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“Sustainable development meets the needs of the present without compromising the ability of future generations to meet their own needs".

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  Sustainable development landmarks
  

Historic review of the Sustainable Development movement

Source: Sustainable Development the UK Approach www.sustainable-development.gov.uk

Major agreements on sustainable development issues can be found on the UN Commission for Sustainable Development website at http://www.un.org/esa/sustdev/.

 

1972

The United Nations Conference on the Human Environment in Stockholm considers the need for a common outlook and for common principles to inspire and guide the peoples of the world in the preservation and enhancement of the human environment.

1987

The World Commission on Environment and Development chaired by the Prime Minister of Norway, Mrs Gro Harlem Bruntland, publishes a report Our Common Future (The Bruntland Report) which brings the concept of sustainable development onto the international agenda.

1992

Nearly 180 countries meet at the 'Earth Summit' (UN Conference on Environment and Development) in Rio de Janeiro to discuss how to achieve sustainable development. The Summit agrees the Rio Declaration on Environment and Development which sets out 27 principles supporting sustainable development. Also agreed is a plan of action, Agenda 21, and a recommendation that all countries should produce national sustainable development strategies.

The Earth Summit also establishes the UN Commission on Sustainable Development, which meets every year, as well as important UN bodies - the Framework Convention on Climate Change and the Convention on Biological Diversity.

Towards Sustainability, the Fifth Environmental Action Programme of the European Union is adopted. The Programme seeks to integrate environmental concerns into other policy areas in order to achieve sustainable development.

1997

A special UN conference is held to review the implementation of Agenda 21 (Rio+5). This repeats the call for all countries to have sustainable development strategies in place - in particular by the time of the next review of Agenda 21 in 2002 (Rio+10).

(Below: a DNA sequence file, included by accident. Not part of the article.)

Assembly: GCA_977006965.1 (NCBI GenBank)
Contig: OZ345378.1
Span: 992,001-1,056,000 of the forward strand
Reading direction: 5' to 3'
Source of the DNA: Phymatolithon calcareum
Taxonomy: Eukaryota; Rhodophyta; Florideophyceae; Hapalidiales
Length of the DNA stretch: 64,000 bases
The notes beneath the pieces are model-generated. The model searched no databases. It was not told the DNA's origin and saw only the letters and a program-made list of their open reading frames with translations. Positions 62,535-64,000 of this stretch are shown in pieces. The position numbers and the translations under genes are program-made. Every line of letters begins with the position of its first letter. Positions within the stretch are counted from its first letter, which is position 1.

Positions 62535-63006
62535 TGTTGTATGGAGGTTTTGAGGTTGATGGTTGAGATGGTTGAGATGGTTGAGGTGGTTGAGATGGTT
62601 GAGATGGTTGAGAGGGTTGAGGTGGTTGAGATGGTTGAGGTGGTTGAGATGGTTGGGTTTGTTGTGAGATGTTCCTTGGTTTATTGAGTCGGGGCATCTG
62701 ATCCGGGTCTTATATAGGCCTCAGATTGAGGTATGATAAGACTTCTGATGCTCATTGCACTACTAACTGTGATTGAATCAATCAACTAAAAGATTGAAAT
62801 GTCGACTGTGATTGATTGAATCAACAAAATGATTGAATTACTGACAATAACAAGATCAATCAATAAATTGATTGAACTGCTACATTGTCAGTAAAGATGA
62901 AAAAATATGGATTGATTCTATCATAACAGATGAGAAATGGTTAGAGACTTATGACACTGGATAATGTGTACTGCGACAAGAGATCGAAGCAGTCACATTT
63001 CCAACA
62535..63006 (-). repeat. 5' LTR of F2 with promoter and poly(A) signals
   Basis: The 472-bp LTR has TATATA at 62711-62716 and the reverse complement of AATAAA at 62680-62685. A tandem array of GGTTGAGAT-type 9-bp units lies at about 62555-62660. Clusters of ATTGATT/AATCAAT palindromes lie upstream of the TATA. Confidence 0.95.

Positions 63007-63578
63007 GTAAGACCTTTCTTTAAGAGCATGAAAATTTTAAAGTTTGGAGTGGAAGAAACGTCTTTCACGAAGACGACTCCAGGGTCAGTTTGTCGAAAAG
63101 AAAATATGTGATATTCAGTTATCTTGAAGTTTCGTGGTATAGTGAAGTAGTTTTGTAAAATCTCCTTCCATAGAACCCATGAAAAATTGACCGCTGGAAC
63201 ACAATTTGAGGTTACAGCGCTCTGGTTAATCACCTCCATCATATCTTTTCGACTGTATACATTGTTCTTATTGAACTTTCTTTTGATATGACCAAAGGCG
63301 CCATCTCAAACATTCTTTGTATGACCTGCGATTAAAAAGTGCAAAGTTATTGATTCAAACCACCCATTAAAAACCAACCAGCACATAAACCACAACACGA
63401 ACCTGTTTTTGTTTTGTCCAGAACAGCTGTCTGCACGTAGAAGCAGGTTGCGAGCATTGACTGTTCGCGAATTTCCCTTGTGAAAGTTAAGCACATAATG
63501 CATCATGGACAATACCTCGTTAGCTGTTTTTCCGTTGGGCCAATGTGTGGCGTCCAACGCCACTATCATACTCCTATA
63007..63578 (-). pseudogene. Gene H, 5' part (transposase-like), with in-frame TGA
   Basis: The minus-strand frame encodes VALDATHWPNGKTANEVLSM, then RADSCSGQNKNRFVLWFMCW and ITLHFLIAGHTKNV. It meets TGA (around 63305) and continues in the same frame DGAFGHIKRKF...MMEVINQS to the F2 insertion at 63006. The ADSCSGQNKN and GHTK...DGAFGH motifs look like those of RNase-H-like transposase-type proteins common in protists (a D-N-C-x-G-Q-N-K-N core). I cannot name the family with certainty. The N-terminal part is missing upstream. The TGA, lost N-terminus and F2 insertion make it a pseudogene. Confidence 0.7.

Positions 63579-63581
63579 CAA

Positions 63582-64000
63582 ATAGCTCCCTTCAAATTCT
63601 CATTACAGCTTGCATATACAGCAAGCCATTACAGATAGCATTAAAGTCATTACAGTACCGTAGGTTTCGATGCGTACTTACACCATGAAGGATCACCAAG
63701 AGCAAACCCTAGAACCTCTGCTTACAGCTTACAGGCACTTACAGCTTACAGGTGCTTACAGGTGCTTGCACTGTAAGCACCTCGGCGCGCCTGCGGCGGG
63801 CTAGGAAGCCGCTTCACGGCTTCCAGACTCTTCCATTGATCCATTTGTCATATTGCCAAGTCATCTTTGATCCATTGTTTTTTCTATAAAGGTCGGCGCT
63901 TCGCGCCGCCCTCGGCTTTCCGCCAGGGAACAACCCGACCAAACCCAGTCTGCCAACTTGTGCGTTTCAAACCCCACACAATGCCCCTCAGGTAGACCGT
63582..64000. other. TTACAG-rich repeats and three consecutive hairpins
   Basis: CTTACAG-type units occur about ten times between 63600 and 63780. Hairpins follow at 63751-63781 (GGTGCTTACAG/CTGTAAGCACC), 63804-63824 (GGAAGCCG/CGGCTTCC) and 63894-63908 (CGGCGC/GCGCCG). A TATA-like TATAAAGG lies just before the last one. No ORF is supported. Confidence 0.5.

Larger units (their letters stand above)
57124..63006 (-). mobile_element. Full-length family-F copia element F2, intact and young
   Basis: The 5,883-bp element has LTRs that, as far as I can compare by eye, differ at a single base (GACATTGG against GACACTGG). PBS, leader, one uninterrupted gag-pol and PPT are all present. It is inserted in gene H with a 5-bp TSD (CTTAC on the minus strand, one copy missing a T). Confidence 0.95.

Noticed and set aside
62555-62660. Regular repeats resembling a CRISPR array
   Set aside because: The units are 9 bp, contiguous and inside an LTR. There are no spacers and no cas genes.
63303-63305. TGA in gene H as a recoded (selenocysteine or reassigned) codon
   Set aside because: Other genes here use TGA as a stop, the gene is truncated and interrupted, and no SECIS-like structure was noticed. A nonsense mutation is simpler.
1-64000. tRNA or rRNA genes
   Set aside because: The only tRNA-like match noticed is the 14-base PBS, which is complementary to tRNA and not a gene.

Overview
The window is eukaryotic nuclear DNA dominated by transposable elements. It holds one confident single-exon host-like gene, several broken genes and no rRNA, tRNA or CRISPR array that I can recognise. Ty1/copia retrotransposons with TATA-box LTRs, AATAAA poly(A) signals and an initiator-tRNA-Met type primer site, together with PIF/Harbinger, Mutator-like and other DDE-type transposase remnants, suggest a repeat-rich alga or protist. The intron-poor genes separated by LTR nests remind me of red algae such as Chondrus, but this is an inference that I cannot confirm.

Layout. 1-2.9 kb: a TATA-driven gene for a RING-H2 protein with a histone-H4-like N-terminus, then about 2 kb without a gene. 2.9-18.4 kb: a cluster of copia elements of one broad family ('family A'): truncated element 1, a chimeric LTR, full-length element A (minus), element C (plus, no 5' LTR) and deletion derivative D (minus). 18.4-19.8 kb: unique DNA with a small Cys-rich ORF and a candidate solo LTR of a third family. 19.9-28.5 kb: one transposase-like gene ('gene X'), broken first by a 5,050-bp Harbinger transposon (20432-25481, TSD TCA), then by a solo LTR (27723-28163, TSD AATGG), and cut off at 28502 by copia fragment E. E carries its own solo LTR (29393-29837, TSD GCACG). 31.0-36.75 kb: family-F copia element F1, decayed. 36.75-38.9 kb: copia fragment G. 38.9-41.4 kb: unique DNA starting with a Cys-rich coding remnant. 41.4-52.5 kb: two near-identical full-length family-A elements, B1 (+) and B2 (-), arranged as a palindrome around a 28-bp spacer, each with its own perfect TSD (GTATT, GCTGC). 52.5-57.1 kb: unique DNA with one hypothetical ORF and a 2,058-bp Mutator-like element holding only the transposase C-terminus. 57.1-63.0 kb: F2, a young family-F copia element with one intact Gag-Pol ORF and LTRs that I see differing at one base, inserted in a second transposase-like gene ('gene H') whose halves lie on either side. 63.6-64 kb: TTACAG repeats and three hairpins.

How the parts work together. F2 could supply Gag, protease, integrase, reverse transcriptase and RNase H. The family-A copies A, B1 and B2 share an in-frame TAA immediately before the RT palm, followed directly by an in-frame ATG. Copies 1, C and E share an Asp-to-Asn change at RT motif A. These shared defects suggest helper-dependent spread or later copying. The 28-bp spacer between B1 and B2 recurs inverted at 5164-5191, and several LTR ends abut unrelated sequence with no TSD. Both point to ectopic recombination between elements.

In Europe, changes to Articles 2 to 6 of the Treaty establishing the European Community are agreed in the Treaty of Amsterdam, give sustainable development a much greater prominence.

1999

In May, the UK Government launches its new strategy, A better quality of life - A strategy for sustainable development for the UK.

In December, Quality of life counts - Indicators for a strategy for sustainable development for the United Kingdom: a baseline assessment is published.

2001

The UK  Government publishes its first review of progress towards sustainable development, Achieving a better quality of life, Government annual report 2000. 

2002

The World Summit on Sustainable Development – Johannesburg 26 August - 4 September 23002, in the face of growing poverty and increasing environmental degradation, succeeded in generating a sense of urgency, commitments for action, and partnerships to achieve measurable results. More than 220 partnerships, representing $235 million in resources, were identified during the Summit process to complement the government commitments.  Report of the World Summit on Sustainable Development.

2003

The Commission on Sustainable Development, 11th Session, New York, 28 April - 9 May 2003,  adopts  new work programme for the Commission on Sustainable Development (CSD), based on two-year cycles with a clear set of thematic issues, provides the global community with a unique opportunity to focus in-depth attention on specific issues. Building on the outcomes of the twelfth session of CSD’s (CSD-12) focus on water, sanitation and human settlements, the thirteenth session of CSD (CSD-13) will strive to be forward looking and action oriented.  


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